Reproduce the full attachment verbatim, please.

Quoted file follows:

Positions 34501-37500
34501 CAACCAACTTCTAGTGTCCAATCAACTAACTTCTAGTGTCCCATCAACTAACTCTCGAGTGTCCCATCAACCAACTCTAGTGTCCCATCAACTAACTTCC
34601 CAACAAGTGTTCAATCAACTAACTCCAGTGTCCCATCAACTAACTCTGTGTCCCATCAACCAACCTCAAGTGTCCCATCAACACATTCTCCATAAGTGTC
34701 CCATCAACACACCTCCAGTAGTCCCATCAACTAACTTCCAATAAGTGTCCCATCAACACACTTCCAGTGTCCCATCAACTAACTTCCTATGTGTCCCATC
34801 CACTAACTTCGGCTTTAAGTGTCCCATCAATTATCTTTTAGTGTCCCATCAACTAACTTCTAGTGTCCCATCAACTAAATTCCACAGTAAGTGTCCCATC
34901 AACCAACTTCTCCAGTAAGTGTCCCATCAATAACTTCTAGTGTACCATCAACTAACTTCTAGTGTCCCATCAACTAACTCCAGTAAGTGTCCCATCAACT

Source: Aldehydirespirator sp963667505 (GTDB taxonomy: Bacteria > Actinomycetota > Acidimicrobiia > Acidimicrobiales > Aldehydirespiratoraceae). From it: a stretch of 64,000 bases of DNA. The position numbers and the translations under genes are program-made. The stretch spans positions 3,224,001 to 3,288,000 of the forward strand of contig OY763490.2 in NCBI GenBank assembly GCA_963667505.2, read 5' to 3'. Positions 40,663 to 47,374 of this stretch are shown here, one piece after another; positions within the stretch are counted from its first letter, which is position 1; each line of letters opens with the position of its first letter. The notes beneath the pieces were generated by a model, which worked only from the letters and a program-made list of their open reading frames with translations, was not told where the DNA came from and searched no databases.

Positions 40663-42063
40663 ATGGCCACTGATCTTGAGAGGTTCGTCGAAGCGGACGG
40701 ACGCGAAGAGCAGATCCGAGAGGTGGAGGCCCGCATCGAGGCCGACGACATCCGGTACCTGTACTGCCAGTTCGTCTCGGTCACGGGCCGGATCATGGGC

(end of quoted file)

Positions 34501-37500
34501 CAACCAACTTCTAGTGTCCAATCAACTAACTTCTAGTGTCCCATCAACTAACTCTCGAGTGTCCCATCAACCAACTCTAGTGTCCCATCAACTAACTTCC
34601 CAACAAGTGTTCAATCAACTAACTCCAGTGTCCCATCAACTAACTCTGTGTCCCATCAACCAACCTCAAGTGTCCCATCAACACATTCTCCATAAGTGTC
34701 CCATCAACACACCTCCAGTAGTCCCATCAACTAACTTCCAATAAGTGTCCCATCAACACACTTCCAGTGTCCCATCAACTAACTTCCTATGTGTCCCATC
34801 CACTAACTTCGGCTTTAAGTGTCCCATCAATTATCTTTTAGTGTCCCATCAACTAACTTCTAGTGTCCCATCAACTAAATTCCACAGTAAGTGTCCCATC
34901 AACCAACTTCTCCAGTAAGTGTCCCATCAATAACTTCTAGTGTACCATCAACTAACTTCTAGTGTCCCATCAACTAACTCCAGTAAGTGTCCCATCAACT

Source: Aldehydirespirator sp963667505 (GTDB taxonomy: Bacteria > Actinomycetota > Acidimicrobiia > Acidimicrobiales > Aldehydirespiratoraceae). From it: a stretch of 64,000 bases of DNA. The position numbers and the translations under genes are program-made. The stretch spans positions 3,224,001 to 3,288,000 of the forward strand of contig OY763490.2 in NCBI GenBank assembly GCA_963667505.2, read 5' to 3'. Positions 40,663 to 47,374 of this stretch are shown here, one piece after another; positions within the stretch are counted from its first letter, which is position 1; each line of letters opens with the position of its first letter. The notes beneath the pieces were generated by a model, which worked only from the letters and a program-made list of their open reading frames with translations, was not told where the DNA came from and searched no databases.

Positions 40663-42063
40663 ATGGCCACTGATCTTGAGAGGTTCGTCGAAGCGGACGG
40701 ACGCGAAGAGCAGATCCGAGAGGTGGAGGCCCGCATCGAGGCCGACGACATCCGGTACCTGTACTGCCAGTTCGTCTCGGTCACGGGCCGGATCATGGGC